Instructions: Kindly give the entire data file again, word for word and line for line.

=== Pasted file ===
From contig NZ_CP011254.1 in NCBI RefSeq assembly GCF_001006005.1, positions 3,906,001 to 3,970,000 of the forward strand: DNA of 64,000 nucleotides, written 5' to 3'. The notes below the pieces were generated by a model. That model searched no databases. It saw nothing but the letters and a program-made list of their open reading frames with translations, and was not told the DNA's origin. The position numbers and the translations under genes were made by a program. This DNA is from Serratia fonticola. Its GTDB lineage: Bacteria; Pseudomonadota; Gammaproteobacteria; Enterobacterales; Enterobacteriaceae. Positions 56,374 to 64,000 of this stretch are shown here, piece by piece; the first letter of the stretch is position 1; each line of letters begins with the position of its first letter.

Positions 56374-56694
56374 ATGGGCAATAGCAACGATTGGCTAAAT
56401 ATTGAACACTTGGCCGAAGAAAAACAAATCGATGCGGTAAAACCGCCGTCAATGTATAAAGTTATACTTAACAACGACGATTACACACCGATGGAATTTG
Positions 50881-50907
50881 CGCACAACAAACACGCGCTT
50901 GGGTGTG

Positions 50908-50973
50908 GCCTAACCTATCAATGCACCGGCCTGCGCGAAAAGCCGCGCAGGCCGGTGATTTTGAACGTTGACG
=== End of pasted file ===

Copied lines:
From contig NZ_CP011254.1 in NCBI RefSeq assembly GCF_001006005.1, positions 3,906,001 to 3,970,000 of the forward strand: DNA of 64,000 nucleotides, written 5' to 3'. The notes below the pieces were generated by a model. That model searched no databases. It saw nothing but the letters and a program-made list of their open reading frames with translations, and was not told the DNA's origin. The position numbers and the translations under genes were made by a program. This DNA is from Serratia fonticola. Its GTDB lineage: Bacteria; Pseudomonadota; Gammaproteobacteria; Enterobacterales; Enterobacteriaceae. Positions 56,374 to 64,000 of this stretch are shown here, piece by piece; the first letter of the stretch is position 1; each line of letters begins with the position of its first letter.

Positions 56374-56694
56374 ATGGGCAATAGCAACGATTGGCTAAAT
56401 ATTGAACACTTGGCCGAAGAAAAACAAATCGATGCGGTAAAACCGCCGTCAATGTATAAAGTTATACTTAACAACGACGATTACACACCGATGGAATTTG
Positions 50881-50907
50881 CGCACAACAAACACGCGCTT
50901 GGGTGTG

Positions 50908-50973
50908 GCCTAACCTATCAATGCACCGGCCTGCGCGAAAAGCCGCGCAGGCCGGTGATTTTGAACGTTGACG